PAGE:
Star Trek is a franchise that has been around since 1966, when we first met Captain Kirk. Since then, we have had another four series and eleven films. On May 9th, the next film in the series, Star Trek Into Darkness will hit cinemas. You might be wondering why I would be dreading this – surely, as a long-time Star Trek fan, I should appreciate the franchise being exposed to a new generation of fans, right? Wrong!
While I perfectly understand that Paramount, as a major motion picture studio, wants to commercialize their product as much as possible… what I don’t understand is why they have to gut the original concept to do so. They have moved the series completely away from its original premise in order to mold it into a mainstream cash cow… with a lot of JJ Abrams lens flare.
Why Star Trek is a great franchise
For me, a great deal of Star Trek’s appeal is an element of nostalgia. I was brought up on Star Trek – mostly on The Next Generation – which is probably how I developed a fondness for Earl Grey. My parents loved it, so it was just a matter of time with me. Our household continued to love Trek through Deep Space Nine and Voyager (who wouldn’t love to watch Jeri Ryan’s breasts?!), but we never got into Enterprise (it was only on at midnight in Australia and I’d not heard great things).
The original series of Star Trek contained a lot of political messages. One of the reasons the first pilot was rejected by Paramount was that Roddenberry had cast Majel Barrett as second in command. That was far too progressive for the suits, so she was re-cast as Nurse Christine Chapel (aka the blonde with the unrequited love for Mr Spock).
Star Trek was still the first television series to feature an African American female in a position of authority (Nichelle Nicholls as Lieutenant Uhura) – a role that Whoopie Goldberg sites as a major inspiration for her as a young woman. The show was also the first to show an interracial kiss between Uhura and Kirk (a shot that they only managed to include in the episode after Shatner deliberately gaffed every take where they didn’t actually kiss – props to ol’ Bill for that one).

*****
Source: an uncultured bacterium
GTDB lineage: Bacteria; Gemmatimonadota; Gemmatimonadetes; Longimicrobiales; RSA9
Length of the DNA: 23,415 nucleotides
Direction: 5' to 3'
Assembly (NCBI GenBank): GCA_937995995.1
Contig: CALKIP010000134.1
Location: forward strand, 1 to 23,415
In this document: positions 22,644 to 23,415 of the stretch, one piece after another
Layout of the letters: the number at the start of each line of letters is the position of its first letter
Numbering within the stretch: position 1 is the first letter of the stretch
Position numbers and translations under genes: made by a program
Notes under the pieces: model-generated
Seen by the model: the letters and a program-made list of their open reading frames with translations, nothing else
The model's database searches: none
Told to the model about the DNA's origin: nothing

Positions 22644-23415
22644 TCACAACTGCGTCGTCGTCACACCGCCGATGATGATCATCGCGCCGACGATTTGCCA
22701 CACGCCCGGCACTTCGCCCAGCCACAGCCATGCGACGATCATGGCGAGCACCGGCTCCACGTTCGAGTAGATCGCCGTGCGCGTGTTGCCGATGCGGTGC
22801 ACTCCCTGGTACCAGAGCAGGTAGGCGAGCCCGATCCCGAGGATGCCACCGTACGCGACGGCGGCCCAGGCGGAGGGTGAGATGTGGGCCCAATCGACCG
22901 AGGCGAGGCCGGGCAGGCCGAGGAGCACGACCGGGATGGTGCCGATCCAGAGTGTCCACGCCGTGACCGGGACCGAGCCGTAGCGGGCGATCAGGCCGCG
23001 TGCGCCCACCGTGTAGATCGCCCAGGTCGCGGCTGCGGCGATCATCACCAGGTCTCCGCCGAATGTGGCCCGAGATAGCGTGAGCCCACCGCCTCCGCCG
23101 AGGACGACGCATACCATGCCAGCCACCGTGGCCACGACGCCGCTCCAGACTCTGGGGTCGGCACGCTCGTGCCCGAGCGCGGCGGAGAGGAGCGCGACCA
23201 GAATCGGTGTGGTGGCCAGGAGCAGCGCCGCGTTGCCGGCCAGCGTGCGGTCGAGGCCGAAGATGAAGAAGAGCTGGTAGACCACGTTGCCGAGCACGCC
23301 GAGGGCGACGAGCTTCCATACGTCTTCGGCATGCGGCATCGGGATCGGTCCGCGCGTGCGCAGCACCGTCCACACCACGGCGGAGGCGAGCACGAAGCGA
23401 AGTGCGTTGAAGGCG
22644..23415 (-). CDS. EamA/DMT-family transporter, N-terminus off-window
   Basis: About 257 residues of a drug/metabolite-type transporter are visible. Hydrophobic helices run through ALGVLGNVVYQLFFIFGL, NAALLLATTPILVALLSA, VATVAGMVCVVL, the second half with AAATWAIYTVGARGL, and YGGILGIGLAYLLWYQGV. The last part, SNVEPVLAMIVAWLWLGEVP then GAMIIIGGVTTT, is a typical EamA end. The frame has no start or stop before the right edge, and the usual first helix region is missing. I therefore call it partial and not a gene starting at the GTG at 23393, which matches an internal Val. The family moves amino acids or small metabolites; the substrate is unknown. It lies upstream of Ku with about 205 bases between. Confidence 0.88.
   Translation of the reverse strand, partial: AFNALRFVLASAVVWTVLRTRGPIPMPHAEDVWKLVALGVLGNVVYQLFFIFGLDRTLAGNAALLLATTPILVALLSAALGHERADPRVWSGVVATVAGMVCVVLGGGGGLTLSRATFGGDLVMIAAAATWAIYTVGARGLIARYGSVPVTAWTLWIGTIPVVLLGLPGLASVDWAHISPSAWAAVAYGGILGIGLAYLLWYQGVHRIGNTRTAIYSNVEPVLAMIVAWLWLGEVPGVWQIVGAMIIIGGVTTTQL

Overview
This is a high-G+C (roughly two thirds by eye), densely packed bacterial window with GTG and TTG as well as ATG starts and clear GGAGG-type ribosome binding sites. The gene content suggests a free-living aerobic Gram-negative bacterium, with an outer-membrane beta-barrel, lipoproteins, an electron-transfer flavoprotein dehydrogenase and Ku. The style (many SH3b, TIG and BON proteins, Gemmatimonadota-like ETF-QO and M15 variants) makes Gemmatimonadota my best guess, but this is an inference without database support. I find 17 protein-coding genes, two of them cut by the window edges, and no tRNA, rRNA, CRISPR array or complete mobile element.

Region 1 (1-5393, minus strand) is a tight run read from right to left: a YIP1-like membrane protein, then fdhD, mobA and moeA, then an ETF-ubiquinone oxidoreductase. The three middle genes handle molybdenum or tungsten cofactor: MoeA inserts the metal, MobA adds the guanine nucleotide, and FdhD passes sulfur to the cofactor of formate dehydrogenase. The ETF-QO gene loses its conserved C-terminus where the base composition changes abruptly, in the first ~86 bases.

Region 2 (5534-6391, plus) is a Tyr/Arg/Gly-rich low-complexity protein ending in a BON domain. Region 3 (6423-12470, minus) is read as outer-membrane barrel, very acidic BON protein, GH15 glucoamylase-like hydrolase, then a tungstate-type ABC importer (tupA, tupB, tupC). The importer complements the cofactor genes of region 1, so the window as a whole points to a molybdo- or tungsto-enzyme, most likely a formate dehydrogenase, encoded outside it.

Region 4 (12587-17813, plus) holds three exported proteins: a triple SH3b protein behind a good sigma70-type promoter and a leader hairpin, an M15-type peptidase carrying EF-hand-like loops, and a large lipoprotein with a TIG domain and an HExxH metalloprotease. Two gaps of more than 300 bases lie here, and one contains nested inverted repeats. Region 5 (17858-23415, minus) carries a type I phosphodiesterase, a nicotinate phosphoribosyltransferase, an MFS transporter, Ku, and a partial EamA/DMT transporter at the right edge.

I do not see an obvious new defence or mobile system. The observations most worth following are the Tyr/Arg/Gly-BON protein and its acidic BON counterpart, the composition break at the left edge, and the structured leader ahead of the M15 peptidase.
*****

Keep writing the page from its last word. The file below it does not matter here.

Star Trek: The Original Series benefitted from its ‘space’ and ‘future’ setting. It allowed the show to address topical issues such as race and religion. For instance, the episode ‘Let That Be Your Last Battlefield’ tackles the issue of race – arguing the futility of alien races fighting against each other when the colours on their faces are simply on opposite sides. The episode, ‘The Apple’, questions blind faith in religion when the Enterprise encounters a group of people who make sacrifices to a god… who turns out to be a computer.
In The Next Generation, Roddenberry’s idealized view of the future takes a step up with the introduction of the Prime Directive:
As the right of each sentient species to live in accordance with its normal cultural evolution is considered sacred, no Star Fleet personnel may interfere with the normal and healthy development of alien life and culture. Such interference includes introducing superior knowledge, strength, or technology to a world whose society is incapable of handling such advantages wisely. Star Fleet personnel may not violate this Prime Directive, even to save their lives and/or their ship, unless they are acting to right an earlier violation or an accidental contamination of said culture. This directive takes precedence over any and all other considerations, and carries with it the highest moral obligation.
On top of this, the Federation of Planets has eradicated both religion and money. I was curious as to how this worked – while I can potentially see that a government could stop the use of money (although I don’t think it would ever work), I can’t understand how we could ever ‘grow out’ of religion (as much as I would like us to).
Why JJ Abrams’ Star Trek sucked